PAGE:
Schuylkill Valley School District’s Special Track and Field Invitational provided special needs youth with a sense of accomplishment. This event is designed so everyone wins.
About 160 special needs student-athletes from Antietam, Brandywine Heights, Conrad Weiser, Oley Valley and BCIU’s Pal Program competed in track and field events. All athletes received ribbons – 1st, 2nd, 3rd, 4th, 5th and 6th place ribbons were awarded at the end of each heat.
Held on May 7 at Schuylkill Valley High School, the opening ceremony commenced starting with an address from Schuylkill Valley Superintendent Dr. Cindy Mierzejewski.
“This is a great opportunity for all of our students to participate in where friends and family can cheer them on,” Mierzejewski said. “I really like that a number of schools participate. The collaboration is good for the teachers and the students.”
She also said Schuylkill Valley will continue hosting, “For however long.”
After the opening address, a 9th grade Schuylkill Valley student, Hoxquelin Gomez-Contreras Jr., read the athlete’s pledge before declaring the event officially in session. Starting with the torch runner, students ran a fake torch peer-to-peer around the track.
After this they proceeded to their first event which could have been any of the following; standing long jump, running long jump, shot put, or softball throw. As the day proceeded everyone participated in these events.
Also in attendance to show support and encouragement were more than 125 volunteers or buddies, 400 parents and community members and 2,000 teachers and students.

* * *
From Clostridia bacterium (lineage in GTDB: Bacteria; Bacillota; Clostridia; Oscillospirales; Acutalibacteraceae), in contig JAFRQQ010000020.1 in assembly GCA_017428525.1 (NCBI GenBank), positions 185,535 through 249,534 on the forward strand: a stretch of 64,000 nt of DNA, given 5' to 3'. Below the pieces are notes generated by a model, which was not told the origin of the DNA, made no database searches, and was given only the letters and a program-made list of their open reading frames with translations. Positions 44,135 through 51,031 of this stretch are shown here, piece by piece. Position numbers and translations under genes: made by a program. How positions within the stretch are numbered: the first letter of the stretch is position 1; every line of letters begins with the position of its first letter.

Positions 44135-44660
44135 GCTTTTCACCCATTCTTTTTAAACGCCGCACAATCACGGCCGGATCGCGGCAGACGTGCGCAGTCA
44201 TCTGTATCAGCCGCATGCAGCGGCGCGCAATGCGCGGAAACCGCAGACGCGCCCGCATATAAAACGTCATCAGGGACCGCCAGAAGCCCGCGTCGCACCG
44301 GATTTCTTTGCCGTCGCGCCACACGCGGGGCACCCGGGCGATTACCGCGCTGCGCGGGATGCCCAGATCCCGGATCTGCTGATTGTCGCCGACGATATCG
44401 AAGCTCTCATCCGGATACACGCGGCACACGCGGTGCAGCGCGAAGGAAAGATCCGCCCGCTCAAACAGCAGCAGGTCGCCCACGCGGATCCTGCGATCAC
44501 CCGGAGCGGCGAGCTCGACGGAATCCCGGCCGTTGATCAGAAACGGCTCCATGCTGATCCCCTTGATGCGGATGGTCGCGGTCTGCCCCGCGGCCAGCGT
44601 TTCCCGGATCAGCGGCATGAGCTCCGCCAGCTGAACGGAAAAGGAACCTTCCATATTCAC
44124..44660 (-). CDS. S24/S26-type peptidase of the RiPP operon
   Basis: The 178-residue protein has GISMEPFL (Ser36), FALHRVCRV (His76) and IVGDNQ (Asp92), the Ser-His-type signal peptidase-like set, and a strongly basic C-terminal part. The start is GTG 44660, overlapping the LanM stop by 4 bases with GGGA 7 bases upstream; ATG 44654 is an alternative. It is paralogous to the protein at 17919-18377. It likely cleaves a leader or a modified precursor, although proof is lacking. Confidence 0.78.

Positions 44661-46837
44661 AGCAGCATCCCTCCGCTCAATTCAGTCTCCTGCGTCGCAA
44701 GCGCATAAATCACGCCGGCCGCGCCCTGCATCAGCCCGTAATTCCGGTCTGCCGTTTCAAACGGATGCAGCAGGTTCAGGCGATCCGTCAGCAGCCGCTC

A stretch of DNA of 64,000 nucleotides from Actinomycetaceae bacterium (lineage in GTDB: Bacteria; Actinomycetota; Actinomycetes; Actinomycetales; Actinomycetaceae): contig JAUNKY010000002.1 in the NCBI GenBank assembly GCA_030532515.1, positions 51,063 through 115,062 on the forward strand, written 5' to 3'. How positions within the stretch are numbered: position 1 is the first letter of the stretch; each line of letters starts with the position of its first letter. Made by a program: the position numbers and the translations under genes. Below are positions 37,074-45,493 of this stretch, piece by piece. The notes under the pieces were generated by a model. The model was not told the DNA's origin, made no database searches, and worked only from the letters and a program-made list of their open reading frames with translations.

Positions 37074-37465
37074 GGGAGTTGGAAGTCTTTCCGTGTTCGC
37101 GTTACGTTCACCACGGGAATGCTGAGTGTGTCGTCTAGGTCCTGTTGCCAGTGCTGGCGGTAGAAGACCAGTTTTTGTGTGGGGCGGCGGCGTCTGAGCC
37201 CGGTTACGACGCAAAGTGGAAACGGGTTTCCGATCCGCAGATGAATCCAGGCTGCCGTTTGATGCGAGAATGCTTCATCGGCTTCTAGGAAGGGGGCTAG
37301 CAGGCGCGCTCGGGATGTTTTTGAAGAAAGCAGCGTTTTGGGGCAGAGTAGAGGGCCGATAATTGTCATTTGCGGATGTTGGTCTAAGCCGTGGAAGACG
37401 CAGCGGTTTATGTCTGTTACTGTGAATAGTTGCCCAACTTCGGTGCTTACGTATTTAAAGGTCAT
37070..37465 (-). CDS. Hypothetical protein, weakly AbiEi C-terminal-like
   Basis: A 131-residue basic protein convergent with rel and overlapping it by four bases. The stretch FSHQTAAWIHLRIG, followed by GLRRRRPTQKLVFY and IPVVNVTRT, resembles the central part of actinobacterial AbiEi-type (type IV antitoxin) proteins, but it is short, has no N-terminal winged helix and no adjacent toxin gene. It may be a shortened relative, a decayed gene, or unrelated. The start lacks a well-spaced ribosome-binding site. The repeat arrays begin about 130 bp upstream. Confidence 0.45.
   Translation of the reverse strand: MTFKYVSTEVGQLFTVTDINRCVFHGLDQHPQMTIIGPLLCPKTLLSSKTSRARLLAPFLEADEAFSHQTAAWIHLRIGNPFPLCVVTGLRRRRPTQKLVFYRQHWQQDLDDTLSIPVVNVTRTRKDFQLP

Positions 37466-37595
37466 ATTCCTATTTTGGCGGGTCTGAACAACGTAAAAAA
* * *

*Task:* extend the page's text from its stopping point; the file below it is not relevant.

The show of support started even before the event. At Brandywine Heights School District, students sent the athletes off cheering them on with encouraging posters. The halls were as loud as the stands at the school’s homecoming game.
At the invitational, every athlete was accompanied by a “buddy” throughout the day. A buddy was a volunteer that was partnered with each athlete to cheer them on and form a bond.
One buddy from Schuylkill Valley High School, Aaron Geisinger, said, “The best part is seeing the smile on the kids’ faces. It’s their day to shine, it’s THEIR day. That’s the coolest part of it all.”
Another buddy, Paige Krajcic, a sophomore at Brandywine Heights High School said, “We get to see the kids challenge themselves and get a reward while spending time with their friends and being happy.”
Dana Carter, a special educator at Schuylkill Valley Middle School and the coordinator of the event, said, “The kids are able to smile, and are able to put their challenges on the side and enjoy being a regular kid for a day.”
Carter credited the students, teachers, and volunteers for putting the event on, as well as “numerous, numerous hours, late nights leading up to it. We have a team here so it’s very spread out; paraprofessionals, volunteers, and teachers.”